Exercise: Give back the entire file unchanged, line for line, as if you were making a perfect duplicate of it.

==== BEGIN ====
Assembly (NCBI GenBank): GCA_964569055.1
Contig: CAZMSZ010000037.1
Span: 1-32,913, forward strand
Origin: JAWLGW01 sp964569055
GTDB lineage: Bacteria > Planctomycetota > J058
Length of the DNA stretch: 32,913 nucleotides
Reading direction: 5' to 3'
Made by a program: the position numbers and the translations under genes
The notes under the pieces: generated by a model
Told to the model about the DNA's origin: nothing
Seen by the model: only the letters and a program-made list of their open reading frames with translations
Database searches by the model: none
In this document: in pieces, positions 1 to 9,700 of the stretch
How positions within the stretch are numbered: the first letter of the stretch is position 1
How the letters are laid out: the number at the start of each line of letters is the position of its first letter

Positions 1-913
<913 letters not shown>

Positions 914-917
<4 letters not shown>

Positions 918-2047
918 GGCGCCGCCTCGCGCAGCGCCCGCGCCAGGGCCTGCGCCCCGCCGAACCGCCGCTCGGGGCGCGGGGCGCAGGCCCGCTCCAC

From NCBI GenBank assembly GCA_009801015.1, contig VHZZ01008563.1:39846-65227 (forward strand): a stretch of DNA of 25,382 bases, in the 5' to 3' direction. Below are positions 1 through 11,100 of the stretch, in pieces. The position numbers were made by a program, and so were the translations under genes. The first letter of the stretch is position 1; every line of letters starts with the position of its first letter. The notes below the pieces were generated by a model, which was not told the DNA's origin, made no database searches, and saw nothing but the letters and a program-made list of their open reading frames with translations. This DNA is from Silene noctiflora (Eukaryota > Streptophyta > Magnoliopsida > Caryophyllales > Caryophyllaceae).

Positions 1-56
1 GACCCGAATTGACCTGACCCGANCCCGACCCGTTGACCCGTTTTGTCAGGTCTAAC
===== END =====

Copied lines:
Assembly (NCBI GenBank): GCA_964569055.1
Contig: CAZMSZ010000037.1
Span: 1-32,913, forward strand
Origin: JAWLGW01 sp964569055
GTDB lineage: Bacteria > Planctomycetota > J058
Length of the DNA stretch: 32,913 nucleotides
Reading direction: 5' to 3'
Made by a program: the position numbers and the translations under genes
The notes under the pieces: generated by a model
Told to the model about the DNA's origin: nothing
Seen by the model: only the letters and a program-made list of their open reading frames with translations
Database searches by the model: none
In this document: in pieces, positions 1 to 9,700 of the stretch
How positions within the stretch are numbered: the first letter of the stretch is position 1
How the letters are laid out: the number at the start of each line of letters is the position of its first letter

Positions 1-913
<913 letters not shown>

Positions 914-917
<4 letters not shown>

Positions 918-2047
918 GGCGCCGCCTCGCGCAGCGCCCGCGCCAGGGCCTGCGCCCCGCCGAACCGCCGCTCGGGGCGCGGGGCGCAGGCCCGCTCCAC

From NCBI GenBank assembly GCA_009801015.1, contig VHZZ01008563.1:39846-65227 (forward strand): a stretch of DNA of 25,382 bases, in the 5' to 3' direction. Below are positions 1 through 11,100 of the stretch, in pieces. The position numbers were made by a program, and so were the translations under genes. The first letter of the stretch is position 1; every line of letters starts with the position of its first letter. The notes below the pieces were generated by a model, which was not told the DNA's origin, made no database searches, and saw nothing but the letters and a program-made list of their open reading frames with translations. This DNA is from Silene noctiflora (Eukaryota > Streptophyta > Magnoliopsida > Caryophyllales > Caryophyllaceae).

Positions 1-56
1 GACCCGAATTGACCTGACCCGANCCCGACCCGTTGACCCGTTTTGTCAGGTCTAAC